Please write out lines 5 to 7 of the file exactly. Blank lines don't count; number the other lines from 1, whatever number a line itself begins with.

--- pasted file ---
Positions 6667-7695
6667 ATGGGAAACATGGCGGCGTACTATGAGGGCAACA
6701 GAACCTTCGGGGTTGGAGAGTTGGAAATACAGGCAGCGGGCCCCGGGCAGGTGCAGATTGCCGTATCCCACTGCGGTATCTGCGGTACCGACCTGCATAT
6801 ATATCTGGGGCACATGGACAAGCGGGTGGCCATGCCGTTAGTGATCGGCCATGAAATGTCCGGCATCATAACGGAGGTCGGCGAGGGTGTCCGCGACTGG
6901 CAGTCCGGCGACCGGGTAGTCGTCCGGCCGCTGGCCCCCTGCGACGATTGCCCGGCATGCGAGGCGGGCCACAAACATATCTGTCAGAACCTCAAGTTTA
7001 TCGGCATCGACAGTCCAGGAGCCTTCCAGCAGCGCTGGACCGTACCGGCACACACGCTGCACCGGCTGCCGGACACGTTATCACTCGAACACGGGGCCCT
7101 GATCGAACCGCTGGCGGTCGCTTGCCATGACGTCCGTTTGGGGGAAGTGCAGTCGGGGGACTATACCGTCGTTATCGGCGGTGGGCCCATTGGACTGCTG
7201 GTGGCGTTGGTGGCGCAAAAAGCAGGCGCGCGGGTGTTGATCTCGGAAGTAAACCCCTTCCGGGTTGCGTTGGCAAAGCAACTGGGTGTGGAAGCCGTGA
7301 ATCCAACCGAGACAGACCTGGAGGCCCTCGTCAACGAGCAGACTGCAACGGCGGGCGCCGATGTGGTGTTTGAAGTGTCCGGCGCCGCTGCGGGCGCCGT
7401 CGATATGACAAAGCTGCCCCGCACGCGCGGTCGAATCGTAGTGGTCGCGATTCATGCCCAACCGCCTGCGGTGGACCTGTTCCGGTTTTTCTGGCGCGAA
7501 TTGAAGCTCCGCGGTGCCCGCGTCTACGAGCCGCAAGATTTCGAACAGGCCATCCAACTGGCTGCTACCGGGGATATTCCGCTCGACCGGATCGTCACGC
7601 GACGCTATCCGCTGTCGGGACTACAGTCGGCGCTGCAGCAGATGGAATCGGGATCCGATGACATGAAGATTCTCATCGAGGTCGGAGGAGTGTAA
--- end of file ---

6901 CAGTCCGGCGACCGGGTAGTCGTCCGGCCGCTGGCCCCCTGCGACGATTGCCCGGCATGCGAGGCGGGCCACAAACATATCTGTCAGAACCTCAAGTTTA
7001 TCGGCATCGACAGTCCAGGAGCCTTCCAGCAGCGCTGGACCGTACCGGCACACACGCTGCACCGGCTGCCGGACACGTTATCACTCGAACACGGGGCCCT
7101 GATCGAACCGCTGGCGGTCGCTTGCCATGACGTCCGTTTGGGGGAAGTGCAGTCGGGGGACTATACCGTCGTTATCGGCGGTGGGCCCATTGGACTGCTG